Conflicting Intuitions about Ethical Investment: A Survey among Individual Investors
This present paper relates the results of an exploratory survey distributed among individuals invested in so-called ethical (or socially responsible) mutual funds, and attempts to develop a better understanding of these individuals’ ethical beliefs – especially concerning whether, or why, they think that the practices of contemporary ethical funds indeed are ethical. Survey questions were informed by the contemporary philosophical literature pertaining to the ethics of investing and designed to elicit the respondents’ basic intuitions about the ethics of different investment strategies. Our results indicate that respondents show considerable support for both a moral purity perspective and a moral effectiveness perspective, and they seem to find it difficult to choose between these perspectives. Indeed, we find that this is not just a conflict between different groups of investors with different moral outlooks, but many individuals themselves seem to be struggling with conflicting ethical intuitions. We argue that these results are incompatible with the idea that ethical investors refrain from thinking systematically about ethics simply in order to be able to get away with also investing in non-ethical funds. A more probable explanation is developed building on the contemporary psychological literature concerning intuitions in ethics.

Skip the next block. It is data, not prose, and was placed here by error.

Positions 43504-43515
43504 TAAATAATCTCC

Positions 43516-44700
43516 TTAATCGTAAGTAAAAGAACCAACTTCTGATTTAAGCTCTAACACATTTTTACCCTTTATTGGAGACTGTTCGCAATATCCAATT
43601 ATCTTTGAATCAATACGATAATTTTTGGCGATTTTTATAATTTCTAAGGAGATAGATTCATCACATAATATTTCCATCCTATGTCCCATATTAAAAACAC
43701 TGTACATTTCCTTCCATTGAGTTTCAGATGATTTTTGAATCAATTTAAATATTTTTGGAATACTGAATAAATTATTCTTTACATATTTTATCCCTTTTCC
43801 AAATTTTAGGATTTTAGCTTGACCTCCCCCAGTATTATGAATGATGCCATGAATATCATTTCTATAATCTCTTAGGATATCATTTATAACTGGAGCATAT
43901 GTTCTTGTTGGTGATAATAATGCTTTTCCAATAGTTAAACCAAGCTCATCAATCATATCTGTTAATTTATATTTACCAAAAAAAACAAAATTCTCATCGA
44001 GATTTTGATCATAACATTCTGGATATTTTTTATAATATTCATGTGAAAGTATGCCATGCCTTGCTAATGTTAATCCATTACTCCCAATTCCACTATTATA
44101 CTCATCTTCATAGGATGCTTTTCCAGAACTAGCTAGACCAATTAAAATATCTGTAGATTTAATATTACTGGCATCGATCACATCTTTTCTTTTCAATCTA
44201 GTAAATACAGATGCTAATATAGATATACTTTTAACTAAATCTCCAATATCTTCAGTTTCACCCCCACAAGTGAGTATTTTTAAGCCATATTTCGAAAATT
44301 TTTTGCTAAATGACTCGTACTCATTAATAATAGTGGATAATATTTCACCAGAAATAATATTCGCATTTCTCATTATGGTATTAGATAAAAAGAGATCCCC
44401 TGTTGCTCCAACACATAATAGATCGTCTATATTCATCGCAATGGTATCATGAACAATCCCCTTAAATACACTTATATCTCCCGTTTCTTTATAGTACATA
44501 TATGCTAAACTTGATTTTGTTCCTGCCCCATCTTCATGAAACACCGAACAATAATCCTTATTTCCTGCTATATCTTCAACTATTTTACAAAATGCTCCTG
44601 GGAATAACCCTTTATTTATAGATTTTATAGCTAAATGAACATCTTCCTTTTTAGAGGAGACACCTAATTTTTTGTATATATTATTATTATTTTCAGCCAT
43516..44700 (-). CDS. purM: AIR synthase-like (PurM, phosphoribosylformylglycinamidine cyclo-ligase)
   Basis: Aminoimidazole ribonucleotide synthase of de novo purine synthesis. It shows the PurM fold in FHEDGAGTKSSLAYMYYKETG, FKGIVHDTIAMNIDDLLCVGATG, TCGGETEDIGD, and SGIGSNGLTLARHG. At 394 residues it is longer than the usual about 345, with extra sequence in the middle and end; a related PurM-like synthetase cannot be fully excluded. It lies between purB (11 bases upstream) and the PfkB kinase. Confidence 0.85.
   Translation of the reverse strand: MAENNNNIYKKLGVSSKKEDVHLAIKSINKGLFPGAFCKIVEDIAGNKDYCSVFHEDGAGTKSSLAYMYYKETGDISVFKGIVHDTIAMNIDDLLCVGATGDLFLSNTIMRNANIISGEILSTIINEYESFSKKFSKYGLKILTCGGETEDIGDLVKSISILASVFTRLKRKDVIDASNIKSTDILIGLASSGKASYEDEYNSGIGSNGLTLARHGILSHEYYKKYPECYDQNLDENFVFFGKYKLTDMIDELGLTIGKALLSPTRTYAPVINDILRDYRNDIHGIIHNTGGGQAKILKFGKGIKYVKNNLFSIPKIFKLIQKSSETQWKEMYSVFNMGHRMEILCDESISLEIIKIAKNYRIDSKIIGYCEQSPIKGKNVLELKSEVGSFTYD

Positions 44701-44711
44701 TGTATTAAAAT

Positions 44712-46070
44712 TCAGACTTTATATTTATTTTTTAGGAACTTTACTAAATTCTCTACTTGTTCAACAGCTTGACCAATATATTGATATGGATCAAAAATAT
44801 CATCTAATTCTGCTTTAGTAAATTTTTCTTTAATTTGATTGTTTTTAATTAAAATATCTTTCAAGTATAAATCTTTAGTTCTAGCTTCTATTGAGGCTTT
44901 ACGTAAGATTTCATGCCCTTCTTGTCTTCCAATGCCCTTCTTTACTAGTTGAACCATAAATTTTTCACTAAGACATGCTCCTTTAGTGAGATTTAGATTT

|Date of creation:||25 Aug 2011|
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References listed on IDEAS
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